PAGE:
Jump to content

Any idea of what this concertina can be ?


Recommended Posts

I suppose that this is technically a Rust system concertina, since it a appears to be German-made and "Jedcertina" was a Lachenal/J.E. Dallas trademark. But the principle is the same. There's a good discussion about this whole family of instruments on this thread.




Maybe some Jedcertina... It is for sale in France :



Edited by Daniel Hersh
Link to comment
Share on other sites

This thread is of special interest to me because my name crops up in it so often! :rolleyes:

"Nomen est omen," said the Romans, and as it happens I also play the other instrument that J.E. Dallas of London was noted for - the banjo. And there are fascinating parallels between the concertina and the banjo.


Both are radically different from other instruments of their class (aerophones/chordophones), and both have a distinctive timbre. And both have remained beyond the pale of classical music, although both have attracted virtuoso performers and serious amateurs.


The archetypal banjo - which emerged from the formative period in the 19th century - is the 5-string, with its short 5th string. This has remained the instrument of the classic fingerstyle player, the blue-grasser and the American old-timer. But in early jazz, with no electric guitars available, the loud banjo was used for strumming chord accompaniments. The short string is awkward here, so the 4-string plectrum banjo - still in the classic banjo tuning - emerged. Now, everyone wanted a good, loud instrument to play in dance bands, but few wanted to learn a new fingering system, so a whole tribe of hybrids emerged: the tenor banjo (tuned like a viola), the banjo-mandolin (tuned and strung in double courses like a mandolin), the banjolin (tuned like a violin), the banjulele (tuned like a ukulele), and the guitar-banjo (strung and tuned like a guitar). All these had the hoop and vellum head of the banjo - producing the banjo sound and volume - but fingerings that were familiar to other string-players.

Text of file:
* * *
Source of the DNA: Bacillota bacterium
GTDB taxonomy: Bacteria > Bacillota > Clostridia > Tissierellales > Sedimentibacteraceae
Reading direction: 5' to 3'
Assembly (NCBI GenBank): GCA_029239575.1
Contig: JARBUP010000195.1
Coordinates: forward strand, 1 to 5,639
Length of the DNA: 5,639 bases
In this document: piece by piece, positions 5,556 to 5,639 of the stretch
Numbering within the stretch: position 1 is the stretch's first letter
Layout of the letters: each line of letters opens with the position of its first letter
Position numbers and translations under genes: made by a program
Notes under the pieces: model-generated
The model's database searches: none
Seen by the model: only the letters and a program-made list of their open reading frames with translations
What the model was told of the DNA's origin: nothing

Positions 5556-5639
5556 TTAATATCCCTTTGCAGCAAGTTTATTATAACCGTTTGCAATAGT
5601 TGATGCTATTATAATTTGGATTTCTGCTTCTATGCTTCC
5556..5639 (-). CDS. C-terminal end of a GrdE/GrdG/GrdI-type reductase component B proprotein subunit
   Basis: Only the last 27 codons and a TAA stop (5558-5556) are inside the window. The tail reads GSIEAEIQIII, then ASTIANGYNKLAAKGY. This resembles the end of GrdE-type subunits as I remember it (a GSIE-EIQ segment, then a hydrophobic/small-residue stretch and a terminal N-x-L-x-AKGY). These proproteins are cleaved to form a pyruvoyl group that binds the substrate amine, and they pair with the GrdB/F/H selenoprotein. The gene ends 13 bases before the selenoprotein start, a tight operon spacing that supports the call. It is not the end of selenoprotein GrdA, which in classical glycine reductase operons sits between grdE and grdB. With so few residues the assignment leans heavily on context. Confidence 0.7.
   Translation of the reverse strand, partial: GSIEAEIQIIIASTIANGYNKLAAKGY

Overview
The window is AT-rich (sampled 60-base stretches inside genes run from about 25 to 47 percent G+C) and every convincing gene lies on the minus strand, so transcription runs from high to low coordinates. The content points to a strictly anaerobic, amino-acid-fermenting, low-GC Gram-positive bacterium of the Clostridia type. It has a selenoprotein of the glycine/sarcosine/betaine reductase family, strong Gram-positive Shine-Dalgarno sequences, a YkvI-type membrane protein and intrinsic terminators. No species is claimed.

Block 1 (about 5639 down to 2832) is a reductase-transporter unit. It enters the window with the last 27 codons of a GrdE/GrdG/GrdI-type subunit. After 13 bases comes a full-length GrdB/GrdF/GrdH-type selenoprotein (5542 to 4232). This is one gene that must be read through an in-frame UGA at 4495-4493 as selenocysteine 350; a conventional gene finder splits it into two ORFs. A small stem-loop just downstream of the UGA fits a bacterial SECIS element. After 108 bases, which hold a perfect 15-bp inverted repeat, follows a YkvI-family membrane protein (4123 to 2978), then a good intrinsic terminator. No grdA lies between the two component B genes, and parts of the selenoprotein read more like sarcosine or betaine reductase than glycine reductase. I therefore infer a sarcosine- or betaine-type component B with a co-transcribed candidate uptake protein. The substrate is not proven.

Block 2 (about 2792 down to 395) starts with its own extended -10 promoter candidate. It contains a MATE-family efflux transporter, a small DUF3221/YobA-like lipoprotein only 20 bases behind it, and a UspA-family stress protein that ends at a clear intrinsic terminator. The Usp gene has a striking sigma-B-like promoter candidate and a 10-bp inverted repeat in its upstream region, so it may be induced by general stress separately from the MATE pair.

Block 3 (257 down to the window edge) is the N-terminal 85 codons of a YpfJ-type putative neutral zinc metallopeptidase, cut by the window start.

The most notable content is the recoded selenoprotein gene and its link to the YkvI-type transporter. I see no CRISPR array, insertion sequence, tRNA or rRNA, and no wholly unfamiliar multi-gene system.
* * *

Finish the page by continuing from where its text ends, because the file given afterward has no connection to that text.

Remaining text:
If you think about it, the Anglo-German concertina is the transfer of the simple German fingering system to the superior-sounding English concertina. The main duet systems are ways of bringing the familiar "bass-left-treble-right" concept to the same chromatic concertina. And, for me, the Rust or JEDcertina systems are analog to the guitar-banjo, in that they apply a fingering system that is familiar from a more widespread instrument to one that has certain practical and acoustical advantages.


I can believe that the Rust system is not very practical on a concertina, because of its wide spread. But it's still more playable for a pianist than a "real" English or Anglo concertina. Guitar stringing on a banjo is not optimal either, but it is playable by a guitarist, which the classic 5-string is not.


In a way, it's a compliment to the concertina and banjo that players of other instruments wanted to cash in on their popularity - but, interestingly, the vast majority of concertinas and banjos today are in their unique, native configurations, which are optimal with regard to their respective strengths and resrictions. (The tenor banjo is the only hybrid that has managed to establish a niche for itself.)



John E. Dallas (no relation!)

Link to comment
Share on other sites

Create an account or sign in to comment

You need to be a member in order to leave a comment

Create an account

Sign up for a new account in our community. It's easy!

Register a new account

Sign in

Already have an account? Sign in here.

Sign In Now
  • Create New...